For as long as internet shopping has been around, the issue of sales tax has been a hot-button issue. Brick-and-mortar retailers have argued that online retailers have an unfair advantage. Thanks to a 1967 Supreme Court ruling that said states couldn’t force mail-order catalogs to collect sales tax unless that company had a physical location in the state, online retailers have been able to skirt the issue of collecting sales tax.
Over on NBC News, they are reporting that the US Supreme Court has ruled 5-4 that states can now force retailers to collect sales tax on online sales regardless of where the business is located.
Justice Anthony Kennedy, who wrote the majority opinion, said the physical presence rule put brick-and-mortar businesses at a disadvantage, because they had to charge sales taxes but Internet retailers did not. That rule “prevented market participants from competing on an even playing field,” Kennedy wrote.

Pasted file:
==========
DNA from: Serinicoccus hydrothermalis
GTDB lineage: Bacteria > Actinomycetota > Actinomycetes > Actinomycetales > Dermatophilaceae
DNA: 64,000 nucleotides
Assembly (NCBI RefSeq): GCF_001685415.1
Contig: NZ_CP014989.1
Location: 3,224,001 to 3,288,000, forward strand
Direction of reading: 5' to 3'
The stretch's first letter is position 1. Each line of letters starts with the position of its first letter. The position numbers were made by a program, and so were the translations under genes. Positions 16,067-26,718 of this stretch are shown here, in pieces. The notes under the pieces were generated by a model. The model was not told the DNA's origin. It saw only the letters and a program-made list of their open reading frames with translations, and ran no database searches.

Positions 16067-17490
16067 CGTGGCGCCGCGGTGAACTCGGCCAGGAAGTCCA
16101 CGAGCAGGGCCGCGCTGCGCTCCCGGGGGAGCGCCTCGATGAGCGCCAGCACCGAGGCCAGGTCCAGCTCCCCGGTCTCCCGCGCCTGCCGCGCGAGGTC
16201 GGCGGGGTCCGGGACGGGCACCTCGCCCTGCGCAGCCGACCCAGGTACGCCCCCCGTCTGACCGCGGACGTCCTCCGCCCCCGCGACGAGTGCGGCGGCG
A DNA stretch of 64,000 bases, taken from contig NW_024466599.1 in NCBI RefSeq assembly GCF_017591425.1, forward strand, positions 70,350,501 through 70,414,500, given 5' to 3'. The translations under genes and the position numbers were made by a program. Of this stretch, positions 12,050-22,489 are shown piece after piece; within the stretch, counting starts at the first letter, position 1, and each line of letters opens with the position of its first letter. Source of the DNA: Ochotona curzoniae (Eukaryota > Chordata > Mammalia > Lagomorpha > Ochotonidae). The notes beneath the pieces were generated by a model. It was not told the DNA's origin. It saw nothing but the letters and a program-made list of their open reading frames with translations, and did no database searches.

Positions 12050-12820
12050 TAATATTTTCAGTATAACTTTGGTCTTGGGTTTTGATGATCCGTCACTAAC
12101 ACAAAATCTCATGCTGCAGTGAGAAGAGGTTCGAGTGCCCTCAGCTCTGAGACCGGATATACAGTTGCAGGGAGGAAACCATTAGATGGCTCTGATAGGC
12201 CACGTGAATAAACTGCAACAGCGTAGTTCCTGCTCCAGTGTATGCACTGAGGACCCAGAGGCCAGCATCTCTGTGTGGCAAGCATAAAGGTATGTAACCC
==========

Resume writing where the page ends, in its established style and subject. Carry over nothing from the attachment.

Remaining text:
South Dakota concluded in 2016 that the explosion in online sales changed the market dramatically. So it passed a law requiring all but the smallest retailers, including Internet companies, to collect taxes on the sales they make in the state, even if they had no physical presence there.
Internet companies opposed to the South Dakota law appealed. They said local tax laws vary widely across the nation and calculating sales taxes for 10,000 local taxing jurisdictions remains a daunting task. Retailer eBay warned that taxing Internet sales would place “crushing burdens on small online businesses, causing many to curtail operations and damaging the national economy.”
Companies like Walmart and Apple that have physical stores across the country will likely be unaffected by this news. Companies like Amazon, B&H Photo and eBay will be among the most affected. Amazon shares were trading down slightly after the news.